At the ED Education Day: Lara Gurney, nurse clinician, ED; Mike Svereloh, former patient; Dr. David Evans, trauma and general surgeon; Bjorn Morris, former patient; and Susan Harrison-Salt, head nurse educator, ED.

“The best ‘thank you’ there is”

It’s not every day that you meet a former patient after his discharge from hospital.

At a recent Emergency Department (ED) Education Day at VGH, the team met not one, but two, former trauma patients: Bjorn Morris and Mike Svereloh.

“Emergency can be a thankless job and I’m ok with that because I believe in what we do here,” says Jocelyn Sherk, an ED RN. “But it was such a significant moment for myself and for many of us to meet both patients and learn that what we do here really matters and makes a difference.”

And, that, says Lara Gurney, ED nurse clinician, is precisely why she believes in the Patient Stories Project.

Patient stories ease staff distress

Lara launched the Patient Stories Project last year in the Intensive Care Unit (ICU), where she then worked as an ICU RN.

“Like the ED, the ICU team cares for some of the sickest patients in the province. We work hard to care for our patients and become emotionally invested in their wellbeing, but we’re often left with questions when they leave us.”

“It’s heartwarming and boosts morale when we read stories of patients who go on to live full lives,” says Nicole Namiranian, ICU RN.

With the support and encouragement of Allana LeBlanc, clinical nurse specialist, and Sophia Goksoyr, social worker, Lara decided to find answers. Former patients were invited to share their inspiring stories of recovery and life after discharge. Their stories and photos are compiled in a book for staff to read at their convenience.

“The stories reveal purpose and the value of our work,” says Lara. “For those days when we’re feeling hopeless, patient stories allow us to glimpse the future we worked so hard — and succeeded — to achieve for previous patients. Sharing patient’s experiences helps ease compassion fatigue, burnout and acknowledge the moral dilemmas staff face every day.”

Nicole Namiranian, ICU RN, agrees. “Critical care nursing can be heart-wrenching. Reading patients’ stories gives me a sense of pride in what my colleagues and I do and acknowledges that our efforts do pay off. When patients and families share their stories, it’s the best ‘thank you’ there is.”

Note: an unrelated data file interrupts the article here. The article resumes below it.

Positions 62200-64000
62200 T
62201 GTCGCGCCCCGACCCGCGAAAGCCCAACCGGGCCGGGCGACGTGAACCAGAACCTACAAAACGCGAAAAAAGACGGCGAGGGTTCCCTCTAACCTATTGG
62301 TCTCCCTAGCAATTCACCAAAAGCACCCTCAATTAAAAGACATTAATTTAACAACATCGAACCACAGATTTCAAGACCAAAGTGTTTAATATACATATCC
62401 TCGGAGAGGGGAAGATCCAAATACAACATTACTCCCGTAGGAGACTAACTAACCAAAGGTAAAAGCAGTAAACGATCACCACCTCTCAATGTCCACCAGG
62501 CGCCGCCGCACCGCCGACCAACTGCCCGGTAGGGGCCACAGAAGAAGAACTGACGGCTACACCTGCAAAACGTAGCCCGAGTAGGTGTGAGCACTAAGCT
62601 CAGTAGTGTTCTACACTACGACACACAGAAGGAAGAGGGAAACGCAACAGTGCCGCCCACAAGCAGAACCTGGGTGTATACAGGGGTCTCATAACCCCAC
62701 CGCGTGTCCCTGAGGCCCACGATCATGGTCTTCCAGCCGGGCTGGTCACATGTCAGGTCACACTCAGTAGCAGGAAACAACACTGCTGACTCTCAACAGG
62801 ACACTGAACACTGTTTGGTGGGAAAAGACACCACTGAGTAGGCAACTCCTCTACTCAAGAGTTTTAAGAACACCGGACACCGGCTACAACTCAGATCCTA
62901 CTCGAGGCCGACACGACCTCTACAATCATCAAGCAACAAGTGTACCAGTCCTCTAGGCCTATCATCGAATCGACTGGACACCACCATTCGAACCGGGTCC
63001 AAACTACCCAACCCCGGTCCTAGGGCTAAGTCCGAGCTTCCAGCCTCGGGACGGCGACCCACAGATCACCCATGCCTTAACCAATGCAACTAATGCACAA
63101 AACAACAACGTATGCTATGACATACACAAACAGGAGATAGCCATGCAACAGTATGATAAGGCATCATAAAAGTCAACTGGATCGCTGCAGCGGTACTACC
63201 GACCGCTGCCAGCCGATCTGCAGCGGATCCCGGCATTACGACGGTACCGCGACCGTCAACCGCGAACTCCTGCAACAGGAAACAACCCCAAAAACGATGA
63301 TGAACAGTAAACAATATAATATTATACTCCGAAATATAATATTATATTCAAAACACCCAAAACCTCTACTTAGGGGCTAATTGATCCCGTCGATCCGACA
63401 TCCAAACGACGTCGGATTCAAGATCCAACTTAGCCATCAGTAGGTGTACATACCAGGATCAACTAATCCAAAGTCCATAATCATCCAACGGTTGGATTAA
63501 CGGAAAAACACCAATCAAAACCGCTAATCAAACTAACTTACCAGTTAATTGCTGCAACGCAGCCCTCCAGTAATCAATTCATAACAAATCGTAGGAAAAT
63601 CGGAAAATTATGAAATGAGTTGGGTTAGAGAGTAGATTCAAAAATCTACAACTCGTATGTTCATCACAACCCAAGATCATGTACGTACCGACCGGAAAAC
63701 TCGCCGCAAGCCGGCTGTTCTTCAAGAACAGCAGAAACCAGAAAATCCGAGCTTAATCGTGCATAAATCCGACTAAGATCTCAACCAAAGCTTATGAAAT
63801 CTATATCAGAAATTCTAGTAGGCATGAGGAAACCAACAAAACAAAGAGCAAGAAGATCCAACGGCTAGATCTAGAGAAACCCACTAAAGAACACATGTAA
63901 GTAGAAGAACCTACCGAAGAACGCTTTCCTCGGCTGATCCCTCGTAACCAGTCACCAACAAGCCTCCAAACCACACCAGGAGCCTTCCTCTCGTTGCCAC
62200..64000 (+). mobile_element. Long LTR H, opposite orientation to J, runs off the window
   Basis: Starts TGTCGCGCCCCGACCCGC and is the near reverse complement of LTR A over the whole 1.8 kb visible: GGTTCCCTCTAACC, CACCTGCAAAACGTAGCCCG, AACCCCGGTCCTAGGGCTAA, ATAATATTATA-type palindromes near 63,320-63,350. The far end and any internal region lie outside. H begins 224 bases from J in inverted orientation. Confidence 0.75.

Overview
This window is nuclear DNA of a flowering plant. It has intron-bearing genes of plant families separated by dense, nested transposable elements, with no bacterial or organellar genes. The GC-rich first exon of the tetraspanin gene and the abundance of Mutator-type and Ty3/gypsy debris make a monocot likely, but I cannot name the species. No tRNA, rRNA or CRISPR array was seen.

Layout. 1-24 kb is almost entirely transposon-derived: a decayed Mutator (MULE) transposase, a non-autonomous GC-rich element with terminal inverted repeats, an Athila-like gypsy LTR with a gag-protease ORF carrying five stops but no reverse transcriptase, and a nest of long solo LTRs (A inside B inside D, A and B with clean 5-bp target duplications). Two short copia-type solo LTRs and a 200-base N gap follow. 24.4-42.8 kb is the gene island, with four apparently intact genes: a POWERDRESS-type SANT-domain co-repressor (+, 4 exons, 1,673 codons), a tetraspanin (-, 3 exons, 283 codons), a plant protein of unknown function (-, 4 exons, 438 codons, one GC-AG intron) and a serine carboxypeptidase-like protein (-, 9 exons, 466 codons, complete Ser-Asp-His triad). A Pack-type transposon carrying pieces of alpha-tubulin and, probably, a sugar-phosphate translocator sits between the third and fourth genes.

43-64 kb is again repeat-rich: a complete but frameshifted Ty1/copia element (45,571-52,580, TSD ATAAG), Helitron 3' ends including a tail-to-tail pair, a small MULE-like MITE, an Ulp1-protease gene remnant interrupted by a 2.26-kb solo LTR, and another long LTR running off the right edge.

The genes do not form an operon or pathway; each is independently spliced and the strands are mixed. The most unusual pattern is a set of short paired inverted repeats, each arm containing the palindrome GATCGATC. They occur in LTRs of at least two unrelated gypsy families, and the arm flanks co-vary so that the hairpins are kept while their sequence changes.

A way for patients to give back

Bjorn Morris visits with some of the VGH team who helped save his life.

For patients like Bjorn and Mike, meeting with staff is a meaningful way to give back.

“My future, my life were returned to me,” says Mike, who sustained a severe head injury when he was T-boned by a car while cycling. “Sharing my story is the least I could do.”

Bjorn, who suffered a stab wound to the heart, feels the same way. “This is one way I can give back for everything. I owe you guys so much; keep doing what you’re doing,” he says with a broad smile.

“Mike and Bjorn gave us a pretty incredible gift,” says Barb Harvey, ED RN. “By sharing how their lives have unfolded, they’ve shown us how much our work impacts individual lives, as well as their families and friends. They’re perfect examples of why we all do what we do, and why we all feel so lucky to work where we do.”

Do you know of an inspiring patient story?

Have you cared for a patient who’s inspired you? Has a patient or family member returned to thank you or your team? We’d like to know!

Share your story today at VANews@vch.ca.

 

 

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